Louisville Kentucky’s Coliseum are making post-punk indie rock that would fit nicely on an episode of 120 Minutes in the year 1995. Love it or hate it, the band’s new album, House With a Curse, comes out on Temporary Residence on June 22. J. Robbins produced, and guests include Will Oldham. Listen to “Blind in One Eye” here.
MIA’s new video for the song “Born Free” is supposed to be a fiery polemic against government oppression, genocide, discrimination, and other serious matters, but, in America at least, her vision (or the director’s) seems to have more in common with the Teabagger movement than anything remotely liberal.
In the video, a dark dystopian fantasy is revealed in which the government rounds up a bunch of gingers, takes them out to the desert, and slaughters them in beautiful slow-mo. A powerful statement, no doubt, but one more along the lines of death panels, Obama-Hitler analogies, threat of the government banning fishing, and other delusional paranoid fantasies that do more to distract than to effect change.
I do not believe MIA or any other musician should be criticized too harshly for expressing their views on anything, as intelligent or inane as they may be, because as influential as you may think they are, they are still just pop artists at their core. The tradition of art intermingling with politics is a long and good one. But let’s be real about MIA’s take on this and other issues – her methods are provocative, not dialectic. Yes, there is a place for that, but let’s not kid ourselves about how important she and her music is.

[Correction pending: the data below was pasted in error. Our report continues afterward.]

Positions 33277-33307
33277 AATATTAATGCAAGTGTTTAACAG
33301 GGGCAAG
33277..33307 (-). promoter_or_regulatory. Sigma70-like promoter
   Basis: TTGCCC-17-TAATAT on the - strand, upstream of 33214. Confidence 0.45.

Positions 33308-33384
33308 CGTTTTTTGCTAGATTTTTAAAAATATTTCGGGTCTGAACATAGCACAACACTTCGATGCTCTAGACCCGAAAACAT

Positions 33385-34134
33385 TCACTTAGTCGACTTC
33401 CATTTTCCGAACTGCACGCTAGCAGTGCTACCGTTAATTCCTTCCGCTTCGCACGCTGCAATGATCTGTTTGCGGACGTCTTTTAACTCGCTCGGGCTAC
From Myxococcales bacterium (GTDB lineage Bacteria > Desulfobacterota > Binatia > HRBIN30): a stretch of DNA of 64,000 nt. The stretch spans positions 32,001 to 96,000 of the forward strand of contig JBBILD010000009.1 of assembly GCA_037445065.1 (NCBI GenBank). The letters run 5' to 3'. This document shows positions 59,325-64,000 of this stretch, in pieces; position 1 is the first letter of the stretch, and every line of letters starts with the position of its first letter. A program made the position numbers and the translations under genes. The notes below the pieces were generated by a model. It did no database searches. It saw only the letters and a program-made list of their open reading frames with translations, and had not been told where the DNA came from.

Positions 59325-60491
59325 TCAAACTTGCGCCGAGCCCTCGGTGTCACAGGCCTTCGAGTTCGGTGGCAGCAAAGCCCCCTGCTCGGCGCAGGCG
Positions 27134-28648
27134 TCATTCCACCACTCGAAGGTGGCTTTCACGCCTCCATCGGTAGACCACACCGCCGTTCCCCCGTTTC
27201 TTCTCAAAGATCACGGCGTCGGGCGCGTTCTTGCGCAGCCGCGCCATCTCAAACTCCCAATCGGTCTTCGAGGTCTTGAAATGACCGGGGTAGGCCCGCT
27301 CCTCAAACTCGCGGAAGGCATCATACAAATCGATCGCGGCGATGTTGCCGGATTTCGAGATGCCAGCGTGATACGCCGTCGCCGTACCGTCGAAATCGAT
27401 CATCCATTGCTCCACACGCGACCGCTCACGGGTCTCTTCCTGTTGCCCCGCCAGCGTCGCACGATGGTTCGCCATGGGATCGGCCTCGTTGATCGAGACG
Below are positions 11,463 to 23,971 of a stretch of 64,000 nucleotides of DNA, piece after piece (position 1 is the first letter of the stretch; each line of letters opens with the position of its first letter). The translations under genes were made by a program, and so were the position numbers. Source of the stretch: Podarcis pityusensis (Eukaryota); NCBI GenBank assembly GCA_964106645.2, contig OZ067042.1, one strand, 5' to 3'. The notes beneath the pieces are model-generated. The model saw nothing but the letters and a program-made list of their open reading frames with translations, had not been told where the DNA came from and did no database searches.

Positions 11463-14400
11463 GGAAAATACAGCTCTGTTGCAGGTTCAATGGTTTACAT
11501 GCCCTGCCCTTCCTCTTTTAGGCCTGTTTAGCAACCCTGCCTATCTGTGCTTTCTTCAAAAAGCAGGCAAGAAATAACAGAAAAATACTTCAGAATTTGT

Preceding his forthcoming release The R.E.D. Album, due out June 15th, The Game and DJ Skee have released a mixtape, The Red Room. I haven’t heard it yet, so let’s all listen together. Download it here.
I’m still not quite sure what to make of Harmony Korine’s new feature, Trash Humpers. Read my review for Blurt and watch the trailer below, and you still won’t have any idea. Watch the film when it comes out on May 7, and you might not be any better off.
Harmony Korine‘s new film, Trash Humpers, is either a put-on or performance art, but it’s definitely not a narrative and it’s dubious as to whether there’s even any meaning to the film, such as it is. That is not to say it is without value, I suppose, but it’s sure to divide evenly between admirers and haters. So sure, that perhaps it’s almost too easy to dismiss this bizarre new feature from the one-time Werner Herzog protégé. There is no doubt that Korine knew what he was up to.
The director summed it up quite succinctly in the press release: “A film unearthed from the buried landscape of the American nightmare, Trash Humpers follows a small group of elderly ‘peeping Toms’ through the shadows and margins of an unfamiliar world.” In layman’s terms, that means a couple of guys and one girl, including Korine himself (who is behind the camera most of the time), dressed up as old people and humping trash, screeching, destroying shit, and talking and singing nonsense.
The film is shot in the style of an old VHS tape, often falling out of tracking and occasionally superimposing “rewind” or “pause” over the images. The visual quality, the summertime Nashville at night setting, and the burn-victim makeup of the main characters bring The Texas Chainsaw Massacre to mind, as these old, pervy Leatherfaces go about their business. John Waters, Herzog’s Heart of Glass,Jackass, and Lars Von Trier’s The Idiots also seem to be points of reference.
It’s hard to imagine that this film would even be under discussion if Korine did not make it, whose hipster cred and provocative reputation are both his blessing and his bane. Amidst all the simultaneously repellant and hypnotic images of humping trash cans, destroying baby dolls, and eating pancakes covered with dish soap lies a deeper meaning. Maybe. Maybe Trash Humpers is a statement on the destructive nature of American society, our tendency to waste pretty much everything, the white trash Southern Gothic, and the decaying wasteland of suburban heartland America. Then again, maybe it’s just a piece of trash.